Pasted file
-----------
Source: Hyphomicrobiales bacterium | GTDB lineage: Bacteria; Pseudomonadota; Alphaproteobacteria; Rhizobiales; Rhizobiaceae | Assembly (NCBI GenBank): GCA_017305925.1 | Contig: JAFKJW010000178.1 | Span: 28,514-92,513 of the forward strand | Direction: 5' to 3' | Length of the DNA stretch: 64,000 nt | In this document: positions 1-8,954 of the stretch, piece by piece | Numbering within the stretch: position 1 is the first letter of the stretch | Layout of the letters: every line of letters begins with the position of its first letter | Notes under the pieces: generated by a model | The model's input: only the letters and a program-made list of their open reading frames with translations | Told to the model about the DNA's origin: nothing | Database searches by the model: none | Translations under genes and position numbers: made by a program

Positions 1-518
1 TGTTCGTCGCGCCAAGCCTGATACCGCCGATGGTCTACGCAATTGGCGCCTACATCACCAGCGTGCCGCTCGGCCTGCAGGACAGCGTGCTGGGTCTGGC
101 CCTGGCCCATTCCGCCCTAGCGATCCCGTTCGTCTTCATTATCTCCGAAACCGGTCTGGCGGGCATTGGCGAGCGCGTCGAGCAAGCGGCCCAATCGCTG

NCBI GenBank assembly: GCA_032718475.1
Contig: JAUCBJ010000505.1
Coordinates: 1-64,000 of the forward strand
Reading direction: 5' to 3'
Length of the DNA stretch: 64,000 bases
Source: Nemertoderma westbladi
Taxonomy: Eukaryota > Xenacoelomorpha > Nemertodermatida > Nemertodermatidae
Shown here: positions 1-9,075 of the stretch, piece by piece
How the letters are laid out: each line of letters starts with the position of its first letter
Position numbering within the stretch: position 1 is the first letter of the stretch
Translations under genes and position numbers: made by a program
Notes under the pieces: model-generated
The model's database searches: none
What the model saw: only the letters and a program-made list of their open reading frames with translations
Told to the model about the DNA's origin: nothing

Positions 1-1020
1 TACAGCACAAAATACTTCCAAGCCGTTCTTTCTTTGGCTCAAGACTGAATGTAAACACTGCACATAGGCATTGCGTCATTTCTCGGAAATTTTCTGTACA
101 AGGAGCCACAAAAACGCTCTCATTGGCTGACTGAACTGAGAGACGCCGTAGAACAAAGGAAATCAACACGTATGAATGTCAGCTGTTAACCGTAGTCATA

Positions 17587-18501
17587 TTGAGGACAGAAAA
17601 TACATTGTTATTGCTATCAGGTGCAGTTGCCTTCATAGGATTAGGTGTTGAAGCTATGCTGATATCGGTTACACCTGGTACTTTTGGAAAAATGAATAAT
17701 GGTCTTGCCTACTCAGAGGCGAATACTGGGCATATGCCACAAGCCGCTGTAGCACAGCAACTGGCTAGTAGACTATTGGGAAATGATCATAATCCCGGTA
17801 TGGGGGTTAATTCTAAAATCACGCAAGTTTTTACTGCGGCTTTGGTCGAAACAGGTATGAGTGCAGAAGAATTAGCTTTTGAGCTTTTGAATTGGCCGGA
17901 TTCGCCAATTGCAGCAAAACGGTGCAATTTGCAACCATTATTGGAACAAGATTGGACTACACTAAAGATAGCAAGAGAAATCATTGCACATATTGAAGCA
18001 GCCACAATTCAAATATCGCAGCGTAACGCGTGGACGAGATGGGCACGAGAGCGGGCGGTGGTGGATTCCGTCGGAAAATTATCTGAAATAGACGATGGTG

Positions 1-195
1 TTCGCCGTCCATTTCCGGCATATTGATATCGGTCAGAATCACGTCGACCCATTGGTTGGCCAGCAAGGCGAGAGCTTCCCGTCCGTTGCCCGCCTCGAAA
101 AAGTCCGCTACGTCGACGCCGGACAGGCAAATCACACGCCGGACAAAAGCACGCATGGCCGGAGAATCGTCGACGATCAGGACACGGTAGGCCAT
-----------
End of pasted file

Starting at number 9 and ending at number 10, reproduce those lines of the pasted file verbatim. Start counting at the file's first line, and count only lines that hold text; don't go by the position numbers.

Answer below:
Length of the DNA stretch: 64,000 bases
Source: Nemertoderma westbladi